‘Indian Ladies’ – limoges porcelain tile, decorated with gold and lustres, hand painted by Danielle Adjoubel
‘Tulipmania’ Art Deco style bowl by Danielle Adjoubel
‘Heron in Branches’ – Danielle Adjoubel
Rubis Collection Pomegranates – Danielle Adjoubel
‘Hunting In The Fields’ – Danielle Adjoubel
Persian Miniature tile panel – Danielle Adjoubel
‘Little Amari’ – Danielle Adjoubel
‘Couple damoureux’ (lovers) by Danielle Adjoubel
Ceramic lustre glaze tile ‘Peacock in Duo’ – Danielle Adjoubel
‘Peacock in Feathers’ – Danielle Adjoubel
‘Peacock in Foilage’ by Danielle Adjoubel
Danielle Adjoubel painting a tile
Iznik Plate reproduction covered with rosettes;, saz leaves and a peacock – Danielle Adjoubel
Ceramic plate with Don Quichotte Chagall interpretation by Danielle Adjoubel
‘Faenza’ plate – Danielle Adjoubel
Diameter 32 cm
Iznik style tile with naturalistic patterns ‘2 Doves’ – Danielle Adjoubel
‘Aquarium’ – Danielle Adjoubel
‘Arabesque’ – Danielle Adjoubel
‘Blue Horseman’ – Danielle Adjoubel
Pair of iznik lamp bases in blue cobalt pattern – Underglazed earthenware biscuit by Danielle Adjoubel
‘Bowl with Solomon Seal’ geometric motif – Danielle Adjoubel
Antique majolica and lustreware
Iznik mosque lamp signed by Musli
Persian Qajar ceramic peacock vessel
Italian Majolica Plate depicting a woman in profile identified by the inscribed scroll simply as Giustina
Workshop of Giorgio Andreoli, 1529
Photo by Graham S. Haber, The Morgan
Tin enameled earthenware 16th century plate
Turquoise Alhambra vase
Barakat gallery store
‘Vasilisa the Beautiful’ – Boris Zworykin
Persian tile – horseman riding white horse
Dish with gryphon Coat of Arms of Bishop Baglioni, Deruta, Italy, ca. 1500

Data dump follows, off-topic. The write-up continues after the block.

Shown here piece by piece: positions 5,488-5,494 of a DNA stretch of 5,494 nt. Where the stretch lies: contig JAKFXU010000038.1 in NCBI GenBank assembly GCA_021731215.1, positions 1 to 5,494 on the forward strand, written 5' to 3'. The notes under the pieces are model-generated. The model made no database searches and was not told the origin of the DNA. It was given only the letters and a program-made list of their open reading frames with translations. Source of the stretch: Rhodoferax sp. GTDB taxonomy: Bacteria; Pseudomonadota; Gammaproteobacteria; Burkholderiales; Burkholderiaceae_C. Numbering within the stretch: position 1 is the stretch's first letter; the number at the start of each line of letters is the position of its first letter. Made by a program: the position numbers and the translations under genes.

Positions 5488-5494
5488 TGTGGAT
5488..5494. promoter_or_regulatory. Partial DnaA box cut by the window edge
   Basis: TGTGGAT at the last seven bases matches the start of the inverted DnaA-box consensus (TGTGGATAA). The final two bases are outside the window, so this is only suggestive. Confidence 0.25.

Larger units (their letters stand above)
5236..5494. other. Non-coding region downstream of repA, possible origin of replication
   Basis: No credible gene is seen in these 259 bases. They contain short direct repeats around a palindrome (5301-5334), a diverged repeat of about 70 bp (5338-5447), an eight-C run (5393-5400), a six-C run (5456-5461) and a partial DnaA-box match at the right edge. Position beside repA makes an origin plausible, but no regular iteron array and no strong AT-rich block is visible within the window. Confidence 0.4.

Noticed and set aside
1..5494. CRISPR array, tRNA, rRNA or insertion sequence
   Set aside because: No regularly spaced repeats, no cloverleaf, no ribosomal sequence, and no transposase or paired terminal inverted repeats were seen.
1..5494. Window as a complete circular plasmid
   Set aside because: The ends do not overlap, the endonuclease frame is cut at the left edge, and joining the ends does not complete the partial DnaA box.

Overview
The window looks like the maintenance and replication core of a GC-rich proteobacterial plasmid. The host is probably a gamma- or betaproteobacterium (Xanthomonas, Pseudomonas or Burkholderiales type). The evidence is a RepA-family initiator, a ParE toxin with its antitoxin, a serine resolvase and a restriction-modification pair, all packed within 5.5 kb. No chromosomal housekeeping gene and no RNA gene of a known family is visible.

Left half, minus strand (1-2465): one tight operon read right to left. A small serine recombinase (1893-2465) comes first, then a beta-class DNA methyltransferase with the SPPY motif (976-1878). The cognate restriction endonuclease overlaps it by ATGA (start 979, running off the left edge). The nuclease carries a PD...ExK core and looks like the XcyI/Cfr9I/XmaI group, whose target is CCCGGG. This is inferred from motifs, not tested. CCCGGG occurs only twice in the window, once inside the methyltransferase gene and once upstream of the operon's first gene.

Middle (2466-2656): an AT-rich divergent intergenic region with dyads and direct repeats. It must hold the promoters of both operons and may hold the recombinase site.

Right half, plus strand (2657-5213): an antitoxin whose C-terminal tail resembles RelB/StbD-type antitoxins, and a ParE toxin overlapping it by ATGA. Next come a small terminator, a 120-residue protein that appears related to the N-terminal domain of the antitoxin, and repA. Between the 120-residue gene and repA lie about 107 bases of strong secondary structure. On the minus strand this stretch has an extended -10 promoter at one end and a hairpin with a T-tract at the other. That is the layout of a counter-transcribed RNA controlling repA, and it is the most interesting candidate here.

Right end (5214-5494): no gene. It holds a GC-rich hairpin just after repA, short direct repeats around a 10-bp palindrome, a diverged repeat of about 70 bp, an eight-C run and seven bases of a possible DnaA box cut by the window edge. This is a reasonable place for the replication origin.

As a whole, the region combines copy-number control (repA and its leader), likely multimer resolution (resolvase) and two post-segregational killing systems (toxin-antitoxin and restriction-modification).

Double shelled ewer, Persian ceramics of the Saljuq period
Fatimid bowl with female scarf dancer — earthenware painted over glaze with luster
Egypt, 12th century
Italian majolica plate
Giorgio Andreoli tondino (plate)
Moorish ceramic dish of lady shooting an arrow into the neck of a young man. Provenance-Dominican convent of Villareal (near Valencia).
‘Maiolica Istoriato Dish’ by Urbino
After building the Minotaur’s labyrinth for King Minos of Crete, Daedalus and Icarus were locked in a tower so as to ensure its secret was kept. Daedalus joined feathers together with wax for him and his son to escape. On their escape Icarus is famously warned not to fly too close to the sun, but of course the father’s warning was ignored. This dish shows Icarus falling into the sea.
1stDibs Errol & Henriette Manners
Hispano-Moresque lustre pottery dish featuring a spread eagle, Valencia, probably Manises, circa 1435-60
Plato de Talavera de la Reina,siglo XVIII,España
Mettlach Villeroy & Boch German porcelain Russian fairy tales plate.
Qajar polychrome tile with figures, Persia,
19th century, Sotheby’s
Tin-glazed earthenware charger, 18″ dia.
late 15th–early 16th century, Manises, Valencia, Spain
Italian majolica plate
Persian Qajar pottery vase, probably 19th Century, the high shouldered blue ground body moulded in low relief and decorated with five figures
Majolica Plate with Putto, Mask, and Trophies, c. 1440-1460 Italy, Castel-Durante
‘Venus and Cupid on dolphins’ – Urbino , Italy
Vintage Romeo-Juliet Portrait Plates Hand painted Italian Majolica
Musical instrument plate – Giorgio Andreoli